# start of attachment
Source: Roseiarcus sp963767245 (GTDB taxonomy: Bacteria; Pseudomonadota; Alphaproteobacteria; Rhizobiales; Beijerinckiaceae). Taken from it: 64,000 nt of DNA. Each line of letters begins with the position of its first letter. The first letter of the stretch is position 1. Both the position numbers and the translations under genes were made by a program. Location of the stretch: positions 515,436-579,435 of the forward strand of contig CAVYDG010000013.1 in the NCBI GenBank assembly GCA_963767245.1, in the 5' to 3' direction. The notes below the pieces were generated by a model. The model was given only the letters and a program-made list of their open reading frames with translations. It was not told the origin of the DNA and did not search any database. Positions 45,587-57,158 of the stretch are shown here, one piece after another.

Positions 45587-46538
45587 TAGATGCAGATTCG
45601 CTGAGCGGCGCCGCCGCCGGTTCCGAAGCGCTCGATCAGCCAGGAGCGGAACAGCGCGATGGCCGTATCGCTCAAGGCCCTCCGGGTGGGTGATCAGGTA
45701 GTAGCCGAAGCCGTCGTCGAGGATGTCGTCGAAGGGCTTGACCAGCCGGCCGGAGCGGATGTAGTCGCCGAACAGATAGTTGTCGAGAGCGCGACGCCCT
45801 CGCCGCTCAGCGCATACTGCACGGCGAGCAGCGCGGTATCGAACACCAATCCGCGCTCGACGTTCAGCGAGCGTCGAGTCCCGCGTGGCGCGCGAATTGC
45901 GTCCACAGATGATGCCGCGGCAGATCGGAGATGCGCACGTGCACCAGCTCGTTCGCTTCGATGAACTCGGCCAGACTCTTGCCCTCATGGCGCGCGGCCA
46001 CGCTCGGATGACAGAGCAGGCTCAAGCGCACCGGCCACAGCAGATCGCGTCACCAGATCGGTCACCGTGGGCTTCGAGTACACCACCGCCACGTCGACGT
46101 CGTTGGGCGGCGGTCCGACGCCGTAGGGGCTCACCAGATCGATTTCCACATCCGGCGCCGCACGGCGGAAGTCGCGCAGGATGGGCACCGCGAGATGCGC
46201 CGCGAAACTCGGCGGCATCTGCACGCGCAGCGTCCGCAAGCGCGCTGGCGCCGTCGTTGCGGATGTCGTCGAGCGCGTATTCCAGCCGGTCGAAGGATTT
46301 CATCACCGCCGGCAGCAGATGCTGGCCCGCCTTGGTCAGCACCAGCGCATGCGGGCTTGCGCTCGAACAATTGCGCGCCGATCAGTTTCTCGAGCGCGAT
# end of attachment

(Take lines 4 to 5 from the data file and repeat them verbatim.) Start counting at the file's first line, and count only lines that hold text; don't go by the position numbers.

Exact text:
45601 CTGAGCGGCGCCGCCGCCGGTTCCGAAGCGCTCGATCAGCCAGGAGCGGAACAGCGCGATGGCCGTATCGCTCAAGGCCCTCCGGGTGGGTGATCAGGTA
45701 GTAGCCGAAGCCGTCGTCGAGGATGTCGTCGAAGGGCTTGACCAGCCGGCCGGAGCGGATGTAGTCGCCGAACAGATAGTTGTCGAGAGCGCGACGCCCT